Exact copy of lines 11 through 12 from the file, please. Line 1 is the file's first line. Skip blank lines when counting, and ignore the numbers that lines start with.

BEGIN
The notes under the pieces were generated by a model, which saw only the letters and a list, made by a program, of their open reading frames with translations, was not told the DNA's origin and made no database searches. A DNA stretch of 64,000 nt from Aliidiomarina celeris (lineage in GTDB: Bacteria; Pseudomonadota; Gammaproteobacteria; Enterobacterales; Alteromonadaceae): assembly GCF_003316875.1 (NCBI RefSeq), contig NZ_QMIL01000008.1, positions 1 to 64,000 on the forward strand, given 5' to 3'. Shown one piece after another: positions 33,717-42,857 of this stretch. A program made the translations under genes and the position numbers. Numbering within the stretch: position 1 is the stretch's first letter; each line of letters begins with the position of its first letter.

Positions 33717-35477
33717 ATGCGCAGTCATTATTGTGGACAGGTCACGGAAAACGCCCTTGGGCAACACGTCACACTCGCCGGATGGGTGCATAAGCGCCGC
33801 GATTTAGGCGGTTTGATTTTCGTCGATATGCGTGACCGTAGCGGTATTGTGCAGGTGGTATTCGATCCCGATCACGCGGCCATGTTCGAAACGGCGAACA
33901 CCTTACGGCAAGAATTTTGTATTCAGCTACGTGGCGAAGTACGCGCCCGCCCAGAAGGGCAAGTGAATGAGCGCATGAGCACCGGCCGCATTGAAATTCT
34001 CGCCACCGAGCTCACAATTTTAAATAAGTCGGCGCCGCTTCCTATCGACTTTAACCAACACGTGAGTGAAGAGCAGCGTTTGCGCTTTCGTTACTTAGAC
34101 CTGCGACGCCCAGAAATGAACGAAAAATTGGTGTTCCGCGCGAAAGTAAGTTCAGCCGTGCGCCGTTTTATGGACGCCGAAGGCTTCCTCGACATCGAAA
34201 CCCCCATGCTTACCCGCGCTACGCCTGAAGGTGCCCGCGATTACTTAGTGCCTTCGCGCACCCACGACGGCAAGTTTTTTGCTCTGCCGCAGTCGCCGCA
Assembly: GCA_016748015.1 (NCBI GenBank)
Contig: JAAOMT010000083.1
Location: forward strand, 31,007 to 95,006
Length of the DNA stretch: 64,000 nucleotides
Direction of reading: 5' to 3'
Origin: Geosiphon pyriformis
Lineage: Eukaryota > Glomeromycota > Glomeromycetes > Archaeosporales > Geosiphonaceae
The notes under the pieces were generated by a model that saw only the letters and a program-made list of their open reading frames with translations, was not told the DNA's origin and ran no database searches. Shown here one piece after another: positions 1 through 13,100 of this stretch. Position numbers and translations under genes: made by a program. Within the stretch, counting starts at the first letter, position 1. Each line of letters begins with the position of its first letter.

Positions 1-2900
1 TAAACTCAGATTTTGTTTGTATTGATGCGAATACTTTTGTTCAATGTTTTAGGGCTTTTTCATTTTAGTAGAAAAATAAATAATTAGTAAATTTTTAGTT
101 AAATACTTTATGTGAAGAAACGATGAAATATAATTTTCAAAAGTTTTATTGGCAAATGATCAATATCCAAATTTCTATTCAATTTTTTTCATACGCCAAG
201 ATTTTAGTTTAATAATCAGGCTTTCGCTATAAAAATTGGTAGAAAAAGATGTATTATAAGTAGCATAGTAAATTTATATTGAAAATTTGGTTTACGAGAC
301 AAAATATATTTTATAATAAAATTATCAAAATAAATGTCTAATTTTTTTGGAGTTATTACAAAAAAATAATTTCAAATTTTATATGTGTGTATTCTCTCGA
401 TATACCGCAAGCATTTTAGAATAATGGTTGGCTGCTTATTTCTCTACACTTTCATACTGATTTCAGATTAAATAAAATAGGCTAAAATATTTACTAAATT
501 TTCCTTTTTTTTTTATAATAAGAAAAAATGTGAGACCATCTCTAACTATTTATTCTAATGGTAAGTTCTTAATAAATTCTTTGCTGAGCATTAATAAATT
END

Location: forward strand, 31,007 to 95,006
Length of the DNA stretch: 64,000 nucleotides